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Oh, well, if he already knows how to read.... forget it. Do what LisaK said. My two boys went through the K5 phonics program and did really well. They were the oldest. THen, DD comes along this year, having already taught herself most of her letters and I'm having to start half way through the book, but it's been really tough trying to find where to place her. I thought I'd just start her at the beginning and give her a good review, but she was so bored. Really. "Capital A, little a, a says "a" as in apple!" And you do that for a few days. Then go on to the next letter. A Beka's phonics program is really good, and it is thorough, and I love the graphics, but it is very precise and I'm finding it's kind of hard to implement when you have a kid who already knows a lot. I'm sorry I'm not any more help.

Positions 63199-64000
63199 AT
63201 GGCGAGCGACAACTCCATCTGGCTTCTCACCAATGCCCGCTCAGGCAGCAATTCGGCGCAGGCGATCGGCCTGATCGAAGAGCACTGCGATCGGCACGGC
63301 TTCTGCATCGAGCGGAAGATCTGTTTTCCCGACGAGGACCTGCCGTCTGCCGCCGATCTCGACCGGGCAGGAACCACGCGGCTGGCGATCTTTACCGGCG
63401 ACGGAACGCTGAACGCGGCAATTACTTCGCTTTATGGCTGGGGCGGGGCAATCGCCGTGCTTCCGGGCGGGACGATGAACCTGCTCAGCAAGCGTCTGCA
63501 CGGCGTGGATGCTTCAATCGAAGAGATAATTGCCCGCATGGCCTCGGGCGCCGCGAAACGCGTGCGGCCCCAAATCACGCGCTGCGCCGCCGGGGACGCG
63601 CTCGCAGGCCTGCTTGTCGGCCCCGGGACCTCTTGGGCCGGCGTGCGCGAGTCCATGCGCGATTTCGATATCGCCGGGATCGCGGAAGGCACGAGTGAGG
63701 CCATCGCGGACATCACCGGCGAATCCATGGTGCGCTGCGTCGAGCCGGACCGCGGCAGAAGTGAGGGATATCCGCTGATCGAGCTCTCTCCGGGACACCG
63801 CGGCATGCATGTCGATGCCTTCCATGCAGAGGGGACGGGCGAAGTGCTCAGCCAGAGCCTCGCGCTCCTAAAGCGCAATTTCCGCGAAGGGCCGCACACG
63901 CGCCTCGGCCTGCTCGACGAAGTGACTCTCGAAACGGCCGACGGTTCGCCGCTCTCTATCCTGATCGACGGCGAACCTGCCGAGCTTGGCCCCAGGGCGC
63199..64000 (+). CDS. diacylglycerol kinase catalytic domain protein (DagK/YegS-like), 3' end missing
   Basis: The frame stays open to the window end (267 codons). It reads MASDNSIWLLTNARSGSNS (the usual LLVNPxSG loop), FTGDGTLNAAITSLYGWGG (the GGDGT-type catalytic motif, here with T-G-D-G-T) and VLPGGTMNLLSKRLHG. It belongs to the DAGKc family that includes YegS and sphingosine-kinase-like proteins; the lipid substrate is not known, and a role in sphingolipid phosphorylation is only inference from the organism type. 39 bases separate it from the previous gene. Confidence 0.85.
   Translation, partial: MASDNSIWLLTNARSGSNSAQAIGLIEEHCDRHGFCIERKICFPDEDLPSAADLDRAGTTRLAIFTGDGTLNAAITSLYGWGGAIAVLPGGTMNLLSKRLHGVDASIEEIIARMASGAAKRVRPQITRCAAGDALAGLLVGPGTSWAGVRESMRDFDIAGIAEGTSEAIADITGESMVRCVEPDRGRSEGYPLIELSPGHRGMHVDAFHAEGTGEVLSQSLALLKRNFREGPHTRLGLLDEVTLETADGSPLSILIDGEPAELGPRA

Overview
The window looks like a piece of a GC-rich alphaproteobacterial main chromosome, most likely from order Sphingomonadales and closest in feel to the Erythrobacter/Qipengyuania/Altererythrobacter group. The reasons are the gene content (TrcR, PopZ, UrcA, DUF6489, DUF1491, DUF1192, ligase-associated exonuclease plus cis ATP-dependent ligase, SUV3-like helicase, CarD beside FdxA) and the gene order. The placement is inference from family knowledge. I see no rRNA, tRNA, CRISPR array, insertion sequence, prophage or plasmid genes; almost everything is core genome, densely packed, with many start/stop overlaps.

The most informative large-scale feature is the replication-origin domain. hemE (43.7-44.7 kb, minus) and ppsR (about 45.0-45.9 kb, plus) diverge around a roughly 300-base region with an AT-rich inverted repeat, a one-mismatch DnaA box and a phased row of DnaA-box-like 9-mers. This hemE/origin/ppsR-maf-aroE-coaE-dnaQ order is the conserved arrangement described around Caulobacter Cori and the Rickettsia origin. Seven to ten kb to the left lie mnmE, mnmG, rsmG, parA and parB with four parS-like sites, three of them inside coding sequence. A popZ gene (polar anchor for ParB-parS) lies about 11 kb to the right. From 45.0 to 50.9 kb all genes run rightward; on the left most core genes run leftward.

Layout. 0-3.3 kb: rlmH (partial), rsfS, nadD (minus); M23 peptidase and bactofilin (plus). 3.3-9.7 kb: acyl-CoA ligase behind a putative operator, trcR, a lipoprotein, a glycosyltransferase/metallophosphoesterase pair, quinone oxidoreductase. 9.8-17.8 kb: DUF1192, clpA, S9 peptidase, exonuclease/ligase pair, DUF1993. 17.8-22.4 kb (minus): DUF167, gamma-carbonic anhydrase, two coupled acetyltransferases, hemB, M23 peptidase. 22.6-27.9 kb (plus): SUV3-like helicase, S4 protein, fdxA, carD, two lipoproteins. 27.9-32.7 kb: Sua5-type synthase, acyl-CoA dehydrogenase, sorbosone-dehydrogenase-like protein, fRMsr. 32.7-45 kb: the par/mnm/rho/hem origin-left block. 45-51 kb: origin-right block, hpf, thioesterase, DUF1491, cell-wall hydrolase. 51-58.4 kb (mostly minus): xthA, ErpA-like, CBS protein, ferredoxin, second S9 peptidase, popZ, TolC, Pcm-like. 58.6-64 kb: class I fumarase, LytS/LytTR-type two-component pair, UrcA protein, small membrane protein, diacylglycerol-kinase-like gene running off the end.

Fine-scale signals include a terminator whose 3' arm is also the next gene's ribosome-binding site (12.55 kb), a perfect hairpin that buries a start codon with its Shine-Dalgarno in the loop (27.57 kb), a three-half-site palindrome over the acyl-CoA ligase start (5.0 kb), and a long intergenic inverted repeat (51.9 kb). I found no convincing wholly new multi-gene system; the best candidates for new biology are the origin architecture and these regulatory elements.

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If your son already *knows* how to read, the K5 curriculum will be BORING.

 

I would get:

 

Handbook for Reading instead of the Word & Blend book (blend cards are simply the consonant with the short vowel... ba, be, bi, bo, bu). If he's going to be using Abeka next year in a school, it will be nice to have the handbook at home to use. I also probably wouldn't get the curriculum guide (as it will go step-by-step in teaching to read sounds and recognize letters). You *could* get the 1st grade guide if you really wanted to do formal lessons, and just go slowly, as needed.

 

The main difference between Abeka and other phonics approaches is that they do blending at the beginning of the word, vs. end of word. Think

ra-t vs. r-at.

 

Don't worry about the K5 reader series, I'd get the supplemental readers instead. You will easilly skip the first level, if not the first two complete levels.